Conserve Wildlife Blog

Giving Absecon’s ospreys a boost

October 26th, 2016

Volunteers brave rain and high water to benefit ospreys!

by Ben Wurst, Habitat Program Manager


Volunteers work on a flooded saltmash to remove an osprey nesting platform in Atlantic City.

Volunteers work on a flooded saltmarsh to remove an osprey nesting platform in Atlantic City.

I’ve been surveying osprey colony on Absecon Bay since 2008, after I moved to the local area. It’s been an area with a small but slowly growing colony. In 2008 there were a total of 11 active nests. This year there were 23 active nests. Productivity has been good with an average of 1.72 young/active (known-outcome) nest over the past nine years (more than double what’s needed to sustain the population). Many of the nests in this area were installed in 2005 for mitigation for nests that were removed when the ACUA installed large wind turbines off Route 30. But, some platforms that were placed near the turbines, have been slowly abandoned by ospreys. This year only one nest was occupied there and it did not produce any young. 


Maps of platforms near ACUA.

Maps of platforms near ACUA.

While I am not 100% sure why the nests placed near ACUA have never been used or abandoned, I can only guess that the turbines play a role in their nest site selection. 158-B-039 was last active in 2010. 158-B-040 and 042 have never been occupied. We left 158-B-041, since it was last active in 2015. It’s interesting how these platforms sit empty as ospreys have chosen to nest atop large billboards to the south (on the AC Expressway). To help put these structures to good use, we decided to move them to replace older and smaller platforms that are prone to fail from the young falling from their nests.

This work occurred on Friday, October 21, where we have over ten volunteers respond to our call for help. We ended up having a little too many helpers as we were limited by the number of people that our boats (we need a bigger boat!!) could hold. We had a total of three boats, one of which was operated by Ron Meischker with Assualt on Patcong Creek, a charity crabbing event in Somers Point. With Ron’s help transporting our team of strong volunteers, we moved from platform to platform to remove and install them. We started by removing the first platform together as a group then left on our “fast” boat to bring that platform to its new home while the pontoon boat was removing the second platform, etc.. While we were working on relocating those platforms, another team of two, Mike and Jim, went around and repaired many other platforms.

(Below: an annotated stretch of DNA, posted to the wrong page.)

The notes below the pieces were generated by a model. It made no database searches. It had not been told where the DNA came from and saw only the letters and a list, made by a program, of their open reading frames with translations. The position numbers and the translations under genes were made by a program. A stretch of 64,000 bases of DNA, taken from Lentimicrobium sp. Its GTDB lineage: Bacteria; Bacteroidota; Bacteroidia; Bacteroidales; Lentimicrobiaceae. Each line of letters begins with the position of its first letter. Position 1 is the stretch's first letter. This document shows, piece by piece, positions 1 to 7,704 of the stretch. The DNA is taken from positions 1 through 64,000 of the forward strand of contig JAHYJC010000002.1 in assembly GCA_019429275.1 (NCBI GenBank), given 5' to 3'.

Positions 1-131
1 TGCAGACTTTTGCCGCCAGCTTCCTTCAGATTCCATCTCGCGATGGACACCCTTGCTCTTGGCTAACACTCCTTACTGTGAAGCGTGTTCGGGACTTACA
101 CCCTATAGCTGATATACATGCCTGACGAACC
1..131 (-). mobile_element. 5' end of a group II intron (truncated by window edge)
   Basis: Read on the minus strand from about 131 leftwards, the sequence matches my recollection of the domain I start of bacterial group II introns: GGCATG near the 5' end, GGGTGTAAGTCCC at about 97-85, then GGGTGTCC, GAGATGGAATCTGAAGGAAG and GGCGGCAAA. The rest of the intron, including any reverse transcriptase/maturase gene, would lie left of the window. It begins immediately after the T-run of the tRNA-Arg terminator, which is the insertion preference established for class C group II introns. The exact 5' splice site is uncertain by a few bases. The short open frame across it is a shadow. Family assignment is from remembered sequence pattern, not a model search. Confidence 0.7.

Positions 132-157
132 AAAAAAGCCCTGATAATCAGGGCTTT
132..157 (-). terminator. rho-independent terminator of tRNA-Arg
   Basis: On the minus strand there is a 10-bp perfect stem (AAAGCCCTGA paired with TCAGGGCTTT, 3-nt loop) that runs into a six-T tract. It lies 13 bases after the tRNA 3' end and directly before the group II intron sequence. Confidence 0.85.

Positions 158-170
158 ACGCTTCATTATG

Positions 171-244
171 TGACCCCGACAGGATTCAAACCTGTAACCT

All in all we really lucked out with a great, productive day in the field. I was a bit worried in the early morning with some light rain that was falling, but that ended when the sun came out at around 1pm. The water was high due to the astronomical high tide from the full moon earlier in the week, the onshore flow of wind, and a low pressure system that was right overhead. So, for most of us, our feet got a little wet, but with the water still being slightly warm it didn’t really affect our ability to work hard to accomplish our mission. Note to self – wear hip boots next time!

Thank you to everyone who volunteered to help make this project a success: Jerry, Davina, Jim, Tim, Ron, Jack, Steve, Gene, Raymond, and Mike!


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3 Responses to “Giving Absecon’s ospreys a boost”

  1. Jim Merritt says:

    great job! If you guys don’t slow down, this osprey colony will surpass the one in the Sedge Islands Marine Conservation Zone as the largest in New Jersey.

  2. Linda Barczyn says:

    I don’t think you have to be a genius to figure out why the Osprey were not occupying those nests. Darn it. God bless you folks for all the work you’ve done. I look forward to next spring when our beautiful Osprey return and multiply.

  3. Ben says:

    Thank you for the praise, Linda. In defense of those who chose these locations, these are the first turbines that were installed in NJ and no one really knew how they would affect the nesting ospreys in the area. There are also many other things that could have caused the birds to abandon some of these nest sites, like human disturbance, predation, etc..

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